Gruyère: The Only Thing the Swiss Really Care About

Gruyère is one of the most famous original Swiss cheeses and it is highly prized in fondues. It has a rich history that is as rich and nutty as its flavor. In fact, it is so good and fascinating that countries even went to war over it. If you’re curious about its history, then let’s know more about the Gruyère cheese.




History of Gruyère Cheese

Gruyère cheese was developed by Medieval peasants as a means of survival. It was first made in the mountainous town of Gruyeres, Switzerland, making it Swiss cheese by its geographical origins. But since the town was near to the Franco-Swiss border, there were many similar varieties of cheese such as Beaufort and Comte, which were made in France but still fall under the umbrella term of Gruyere.

To make things more complicated, there was also another variety of Gruyère cheese that originated on the Austrian side of the Alps which is very similar in taste, color, and texture. But no matter where it really originated, there’s no doubt that Gruyère cheese is nothing short of spectacularly delicious.

The Gruyere region has been making their namesake cheese since the early 12th century. The people in the area during that time discovered a way to produce the cheese using the excess milk that was produced by cows. Eventually, there were able to sell their cheese in France and Italy.

In the 17th century, the regional name of the cheese was officially recognized and around the same time, the exportation of Gruyère cheese began to take off. When its popularity began to grow, the concern about its protection of origin also began to take root. But it was in 1762 when its origin entered into the dictionary of the Academie Francaise.

In the late 18th and early 19th centuries, people from the town of Fribourg, Switzerland immigrated to the Gruyere region and their movement extended the geographic production zone of Gruyère cheese to neighbor villages such as Jura, Vaud, Neuchatel, and some places in France. But during these times, there was no trade protection in place and Gruyère cheese was often imitated. It was only by the mid-19th century when the recognition of origin began.

There were discussions that took place about Gruyère cheese that took place in Madrid in 1891, in Paris in 1926, and in Rome in 1930. These meetings resulted in an agreement to protect the denominations of goods and their origins. But it was only in 2001 when Gruyère cheese was given the “Controlled Designation of Origin” protection. This regulates the methods of locations of the production of Gruyère cheese in Switzerland. In 2011, it received the same designation for Europe.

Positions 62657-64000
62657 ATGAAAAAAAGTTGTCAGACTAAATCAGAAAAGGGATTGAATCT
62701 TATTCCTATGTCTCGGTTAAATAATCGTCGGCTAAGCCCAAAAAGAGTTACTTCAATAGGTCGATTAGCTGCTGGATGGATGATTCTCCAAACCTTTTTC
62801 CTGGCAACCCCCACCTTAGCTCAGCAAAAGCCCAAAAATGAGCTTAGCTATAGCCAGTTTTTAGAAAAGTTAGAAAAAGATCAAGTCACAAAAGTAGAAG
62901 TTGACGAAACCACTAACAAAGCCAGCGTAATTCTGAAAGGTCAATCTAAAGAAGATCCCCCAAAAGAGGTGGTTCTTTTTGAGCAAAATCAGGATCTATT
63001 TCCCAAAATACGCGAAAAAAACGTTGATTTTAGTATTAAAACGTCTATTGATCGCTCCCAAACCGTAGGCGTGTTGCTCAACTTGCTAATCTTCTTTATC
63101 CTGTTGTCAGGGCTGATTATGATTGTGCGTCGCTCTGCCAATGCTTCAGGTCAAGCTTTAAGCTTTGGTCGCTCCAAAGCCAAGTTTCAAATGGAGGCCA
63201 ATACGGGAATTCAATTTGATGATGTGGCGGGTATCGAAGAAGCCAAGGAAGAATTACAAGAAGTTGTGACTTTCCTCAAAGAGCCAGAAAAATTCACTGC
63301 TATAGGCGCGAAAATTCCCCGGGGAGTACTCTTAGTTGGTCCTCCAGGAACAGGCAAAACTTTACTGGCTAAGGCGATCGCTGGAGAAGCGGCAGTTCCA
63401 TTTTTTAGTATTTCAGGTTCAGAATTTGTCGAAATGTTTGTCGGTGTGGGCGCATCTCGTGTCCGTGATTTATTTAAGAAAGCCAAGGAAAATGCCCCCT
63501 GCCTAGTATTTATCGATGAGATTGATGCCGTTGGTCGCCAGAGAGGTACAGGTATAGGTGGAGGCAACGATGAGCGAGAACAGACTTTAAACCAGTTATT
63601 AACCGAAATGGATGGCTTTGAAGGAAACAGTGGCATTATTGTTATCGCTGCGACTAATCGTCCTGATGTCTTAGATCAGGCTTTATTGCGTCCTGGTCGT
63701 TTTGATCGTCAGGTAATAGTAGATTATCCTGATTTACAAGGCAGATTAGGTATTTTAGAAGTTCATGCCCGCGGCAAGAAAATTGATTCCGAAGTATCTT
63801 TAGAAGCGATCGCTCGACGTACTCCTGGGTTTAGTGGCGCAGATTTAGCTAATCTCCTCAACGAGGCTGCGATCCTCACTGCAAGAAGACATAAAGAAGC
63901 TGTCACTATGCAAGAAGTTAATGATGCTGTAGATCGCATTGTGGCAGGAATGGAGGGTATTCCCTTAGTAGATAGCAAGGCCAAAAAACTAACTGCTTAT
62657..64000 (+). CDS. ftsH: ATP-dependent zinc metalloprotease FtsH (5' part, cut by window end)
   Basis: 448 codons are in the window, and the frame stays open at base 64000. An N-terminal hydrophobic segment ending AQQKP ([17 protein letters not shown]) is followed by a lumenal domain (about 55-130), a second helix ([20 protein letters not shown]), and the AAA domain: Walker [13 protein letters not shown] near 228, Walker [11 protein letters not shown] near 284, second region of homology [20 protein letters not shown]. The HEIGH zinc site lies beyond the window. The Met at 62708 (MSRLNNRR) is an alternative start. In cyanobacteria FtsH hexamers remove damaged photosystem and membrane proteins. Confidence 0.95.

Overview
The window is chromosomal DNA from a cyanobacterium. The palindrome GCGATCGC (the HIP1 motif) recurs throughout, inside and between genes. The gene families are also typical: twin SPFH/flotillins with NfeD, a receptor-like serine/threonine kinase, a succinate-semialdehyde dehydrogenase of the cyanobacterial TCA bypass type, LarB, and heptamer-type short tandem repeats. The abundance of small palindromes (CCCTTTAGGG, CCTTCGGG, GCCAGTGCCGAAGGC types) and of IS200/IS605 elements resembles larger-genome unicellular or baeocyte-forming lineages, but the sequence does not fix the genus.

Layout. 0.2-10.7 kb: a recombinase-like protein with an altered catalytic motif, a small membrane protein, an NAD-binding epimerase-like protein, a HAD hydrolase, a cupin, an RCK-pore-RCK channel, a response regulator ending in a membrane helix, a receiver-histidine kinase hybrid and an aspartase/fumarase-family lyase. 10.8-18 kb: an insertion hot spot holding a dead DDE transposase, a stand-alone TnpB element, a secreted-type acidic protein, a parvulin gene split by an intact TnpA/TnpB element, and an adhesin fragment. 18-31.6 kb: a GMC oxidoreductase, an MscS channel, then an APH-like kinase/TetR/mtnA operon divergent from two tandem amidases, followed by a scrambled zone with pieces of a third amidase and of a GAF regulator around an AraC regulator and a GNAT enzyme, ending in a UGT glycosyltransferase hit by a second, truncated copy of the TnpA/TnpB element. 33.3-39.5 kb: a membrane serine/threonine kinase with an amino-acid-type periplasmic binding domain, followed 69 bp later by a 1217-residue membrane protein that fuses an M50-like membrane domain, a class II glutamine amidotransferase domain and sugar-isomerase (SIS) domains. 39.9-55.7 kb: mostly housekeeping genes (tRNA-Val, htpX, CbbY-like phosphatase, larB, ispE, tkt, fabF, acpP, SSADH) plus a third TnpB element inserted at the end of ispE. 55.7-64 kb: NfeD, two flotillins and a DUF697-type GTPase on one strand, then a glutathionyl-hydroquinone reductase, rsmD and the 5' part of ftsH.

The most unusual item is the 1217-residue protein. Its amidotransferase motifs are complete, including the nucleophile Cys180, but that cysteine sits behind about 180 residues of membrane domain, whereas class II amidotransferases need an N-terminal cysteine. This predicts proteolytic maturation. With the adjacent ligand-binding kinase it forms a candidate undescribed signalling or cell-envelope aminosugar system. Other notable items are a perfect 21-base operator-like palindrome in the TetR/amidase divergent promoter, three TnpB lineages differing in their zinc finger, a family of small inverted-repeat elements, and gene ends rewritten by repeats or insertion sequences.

Aside from its rich history, there were also some legends and controversies associated with Gruyère cheese. One of those is the hole controversy. It’s because based on French agricultural law, the French-style Gruyère cheese should have holes in it. But the Swiss varieties of it does not have any hole present.

There was also a legend that states, back in 161 AD, Emperor Antonin the Pious dies of indigestion because he ate too much Gruyère cheese.

How to Make Gruyère Cheese

To make Gruyère cheese, the first step is to heat the raw cow’s milk to 93 degrees F, then add liquid rennet for curding. The resulting curd is cut into small pieces, releasing whey while being stirred. After that, the curd is cooked at 110 degrees F and quickly raised to 130 degrees F. When the pieces become shriveled, it’s time to place the curd in molds for pressing.

Then, the cheese is salted in brine for 8 days. After salting, it is ripened for two months at room temperature. There’s also a quick method where it only takes 10 days at 50 degrees F. The curing of Gruyère cheese lasts from 3 months to 10 months. The longer you cure the cheese, the better it will become.

Characteristics of Gruyère Cheese

Gruyère cheese is a traditional, creamy, unpasteurized, semi-soft cheese. It has a natural, rusty brown, and hard rind which is dry and pitted with tiny holes. The cheese has a darker yellow color compared to the Emmental cheese, but its texture is denser and compact. It also uses a cow’s milk which has more fat and which sweetens the nutty and buttery flavor.

Gruyère cheese is slightly grainy and has complex flavors. It’s because at first, it is fruity but later on, it becomes nutty and earthy. It is made in huge 100-pound wheels and is sold by the wedge.

Gruyère Cheese Pairings

Gruyère cheese melts easily that is why it’s great for gratins. It can also go well with meats and vegetables. Or if you want, you can also serve it as an appetizer or dessert cheese during dinner, parties, and special events.

For drinks, Gruyère cheese is best paired with wines such as Vermentino, Cinsault, Riesling, Pinot Grigio, and Sauvignon Blanc.

Gruyère cheese indeed has a rich history. But thankfully today, the cheese no longer carries with it so much controversy and we all could simply enjoy it and share with friends and family.